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By MARK SIMON
Let’s talk about the Hall of Fame candidacy of Freddie Freeman for a minute.
Freeman did his best to make the most of a bad situation this year, finishing with 17 Win Shares (most in MLB) and 2.9 Wins Above Replacement according to Baseball-Reference (tied for second among position players), adding 28.6 to his Hall of Fame Value total.
A brief reminder on how Hall of Fame Value works: It’s the sum of a players Win Shares and 4 times his WAR. This was introduced in the 2019 Handbook by Bill James, who indicated that a Hall of Fame Value of 500 merited Hall of Fame induction.
Freeman is a likable player, one whose super-friendly dugout hugs were curtailed this season by coronavirus. Freeman himself battled and overcame the virus prior to the start of the season.
He’s also in position to surpass the magic 500 number with 100 more points. First base can be a tough position, but consider how closely Freeman’s career has statistically paralleled Hall of Fame first baseman Eddie Murray and you’ll see a candidacy that is gaining strength.
Through Age 30 season (Age through June 30 of that season)
Mets pitcher Jacob deGrom is going to make for an interesting Hall of Fame case. DeGrom’s MLB career didn’t start until he was 26, giving him a late start on some of the typical accomplishments of a Hall-of-Fame–caliber pitcher. He’s almost the same age as Clayton Kershaw but has about half of Kershaw’s Hall of Fame value (Kershaw 484, DeGrom 245).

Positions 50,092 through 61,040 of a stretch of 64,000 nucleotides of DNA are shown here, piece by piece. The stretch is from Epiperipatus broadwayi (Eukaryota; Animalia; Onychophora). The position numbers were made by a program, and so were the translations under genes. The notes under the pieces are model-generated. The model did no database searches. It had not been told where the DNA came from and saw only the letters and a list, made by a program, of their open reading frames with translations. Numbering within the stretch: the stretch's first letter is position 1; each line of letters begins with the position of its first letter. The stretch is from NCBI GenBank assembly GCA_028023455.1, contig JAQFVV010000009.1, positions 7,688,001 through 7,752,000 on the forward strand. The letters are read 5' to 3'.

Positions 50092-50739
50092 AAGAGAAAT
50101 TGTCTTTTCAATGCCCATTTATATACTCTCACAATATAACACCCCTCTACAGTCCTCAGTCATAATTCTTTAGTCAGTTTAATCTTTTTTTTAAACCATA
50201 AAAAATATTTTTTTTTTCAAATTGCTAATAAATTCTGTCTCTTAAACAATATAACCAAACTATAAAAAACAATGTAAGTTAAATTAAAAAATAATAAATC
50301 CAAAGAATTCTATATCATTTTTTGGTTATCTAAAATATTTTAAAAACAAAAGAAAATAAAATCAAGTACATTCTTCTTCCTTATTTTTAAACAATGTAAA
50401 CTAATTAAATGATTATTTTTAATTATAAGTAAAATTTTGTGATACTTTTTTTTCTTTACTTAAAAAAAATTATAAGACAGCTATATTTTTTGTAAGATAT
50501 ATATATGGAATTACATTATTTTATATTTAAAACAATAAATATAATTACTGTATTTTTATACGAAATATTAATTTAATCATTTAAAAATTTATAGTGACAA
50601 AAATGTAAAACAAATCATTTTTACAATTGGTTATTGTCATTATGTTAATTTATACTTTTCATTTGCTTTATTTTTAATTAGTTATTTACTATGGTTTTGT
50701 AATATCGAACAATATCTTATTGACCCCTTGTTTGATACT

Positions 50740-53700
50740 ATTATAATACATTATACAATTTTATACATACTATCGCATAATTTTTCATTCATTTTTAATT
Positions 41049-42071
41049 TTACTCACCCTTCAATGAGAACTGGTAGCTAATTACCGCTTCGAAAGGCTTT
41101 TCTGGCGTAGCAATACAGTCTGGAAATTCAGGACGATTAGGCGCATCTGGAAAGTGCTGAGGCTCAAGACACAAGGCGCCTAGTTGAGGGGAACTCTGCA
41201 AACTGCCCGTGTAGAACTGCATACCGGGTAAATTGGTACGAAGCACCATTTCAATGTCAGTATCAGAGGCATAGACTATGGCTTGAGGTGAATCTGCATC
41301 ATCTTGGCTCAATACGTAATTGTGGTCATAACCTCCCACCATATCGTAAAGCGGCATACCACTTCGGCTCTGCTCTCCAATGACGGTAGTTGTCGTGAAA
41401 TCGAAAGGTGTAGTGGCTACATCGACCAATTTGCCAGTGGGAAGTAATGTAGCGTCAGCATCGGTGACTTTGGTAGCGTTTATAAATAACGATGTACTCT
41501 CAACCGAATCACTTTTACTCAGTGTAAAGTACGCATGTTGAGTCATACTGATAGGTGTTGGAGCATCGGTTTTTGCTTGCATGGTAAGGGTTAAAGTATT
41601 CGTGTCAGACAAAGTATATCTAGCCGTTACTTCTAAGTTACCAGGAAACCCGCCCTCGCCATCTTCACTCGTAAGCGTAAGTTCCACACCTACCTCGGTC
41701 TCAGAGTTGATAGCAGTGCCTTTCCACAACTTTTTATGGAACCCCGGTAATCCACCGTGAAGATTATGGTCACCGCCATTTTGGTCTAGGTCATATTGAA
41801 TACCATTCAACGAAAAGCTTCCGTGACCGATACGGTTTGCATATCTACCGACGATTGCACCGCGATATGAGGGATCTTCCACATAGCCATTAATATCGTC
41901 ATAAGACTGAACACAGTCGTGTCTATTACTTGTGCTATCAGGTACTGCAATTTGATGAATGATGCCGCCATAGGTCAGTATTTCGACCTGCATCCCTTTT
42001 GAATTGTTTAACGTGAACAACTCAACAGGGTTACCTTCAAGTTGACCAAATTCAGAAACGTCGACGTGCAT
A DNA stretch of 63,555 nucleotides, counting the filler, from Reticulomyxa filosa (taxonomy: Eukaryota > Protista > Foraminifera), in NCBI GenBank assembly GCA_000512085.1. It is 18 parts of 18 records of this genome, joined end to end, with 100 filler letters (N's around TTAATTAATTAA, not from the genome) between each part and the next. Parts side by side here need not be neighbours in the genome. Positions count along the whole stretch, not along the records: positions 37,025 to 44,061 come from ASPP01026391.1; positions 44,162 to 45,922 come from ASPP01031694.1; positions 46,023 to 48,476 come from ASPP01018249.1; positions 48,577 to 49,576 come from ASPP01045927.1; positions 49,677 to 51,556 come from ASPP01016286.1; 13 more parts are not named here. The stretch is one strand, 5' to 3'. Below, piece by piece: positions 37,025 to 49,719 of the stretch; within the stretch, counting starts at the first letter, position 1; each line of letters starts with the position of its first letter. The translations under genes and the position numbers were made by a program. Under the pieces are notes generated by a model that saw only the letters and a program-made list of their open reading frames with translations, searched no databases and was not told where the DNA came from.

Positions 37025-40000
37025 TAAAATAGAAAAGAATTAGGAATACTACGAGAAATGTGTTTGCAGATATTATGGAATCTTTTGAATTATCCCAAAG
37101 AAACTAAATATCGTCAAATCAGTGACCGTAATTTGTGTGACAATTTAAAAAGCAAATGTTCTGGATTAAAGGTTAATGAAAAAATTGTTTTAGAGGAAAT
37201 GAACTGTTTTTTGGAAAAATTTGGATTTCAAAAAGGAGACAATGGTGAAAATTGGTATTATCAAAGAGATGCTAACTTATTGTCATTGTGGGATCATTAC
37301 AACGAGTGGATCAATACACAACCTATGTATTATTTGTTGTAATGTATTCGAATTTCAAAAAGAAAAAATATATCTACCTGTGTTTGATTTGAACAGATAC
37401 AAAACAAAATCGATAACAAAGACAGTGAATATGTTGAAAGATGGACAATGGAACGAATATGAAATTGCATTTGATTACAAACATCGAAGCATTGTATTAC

DeGrom’s last three seasons, at ages 30 to 32, have been remarkable. He’s pitched to a 2.10 ERA and averaged 11.6 strikeouts per 9 innings. His 47 Win Shares and 20 Pitching WAR are the most of any pitcher in that time.
As for current Cooperstown candidates, there are 11 candidates on this year’s Hall of Fame ballot who clear the 500 threshold. All 11 of those are holdover candidates from last year’s ballot. If you’re new to this, the one that might most surprise you is Bobby Abreu (596.1), who ranks fifth and is ahead of such notables as Curt Schilling, Jeff Kent, Sammy Sosa, and Andruw Jones.
As I noted here last year, Abreu hit .291/.395/.475 with 2,470 hits, 288 home runs and 400 stolen bases in an 18-year career. He just surpassed the 5% vote needed to stay on the Hall of Fame ballot, receiving 22 votes (5.5%).
One player whose candidacy is boosted by Hall of Fame Value is third baseman Scott Rolen (584.7). Rolen has some voting momentum—his vote percentage doubled from 17% to 35% on the last two ballots.
Among the new candidates on the ballot, outfielder Torii Hunter has the best case, but comes up a little short (477.3). Hunter hit 353 home runs, won nine Gold Glove Awards, was honored with the Branch Rickey Award for community service, and was nicknamed “Spiderman” for his wall-scaling ability.
But Hunter is hurt by his career OPS being only 10% above league average, when adjusting for ballpark and the era in which he played.
Pitching-wise, it’s a similar sentiment for 214-game winner Mark Buehrle, who pitched two no-hitters, including a perfect game, and won a World Series with the 2005 White Sox. His Hall of Fame value of 457.3 is just below fellow lefty Andy Pettitte (465). Both were very good pitchers but don’t make the Hall of Fame Value cut.
HOF Value Leaders – Among Players on BBWAA Ballot
Top Active Candidates by Age
|22||Ronald Acuña Jr.||103.6|
|38 and older||Albert Pujols||889.5|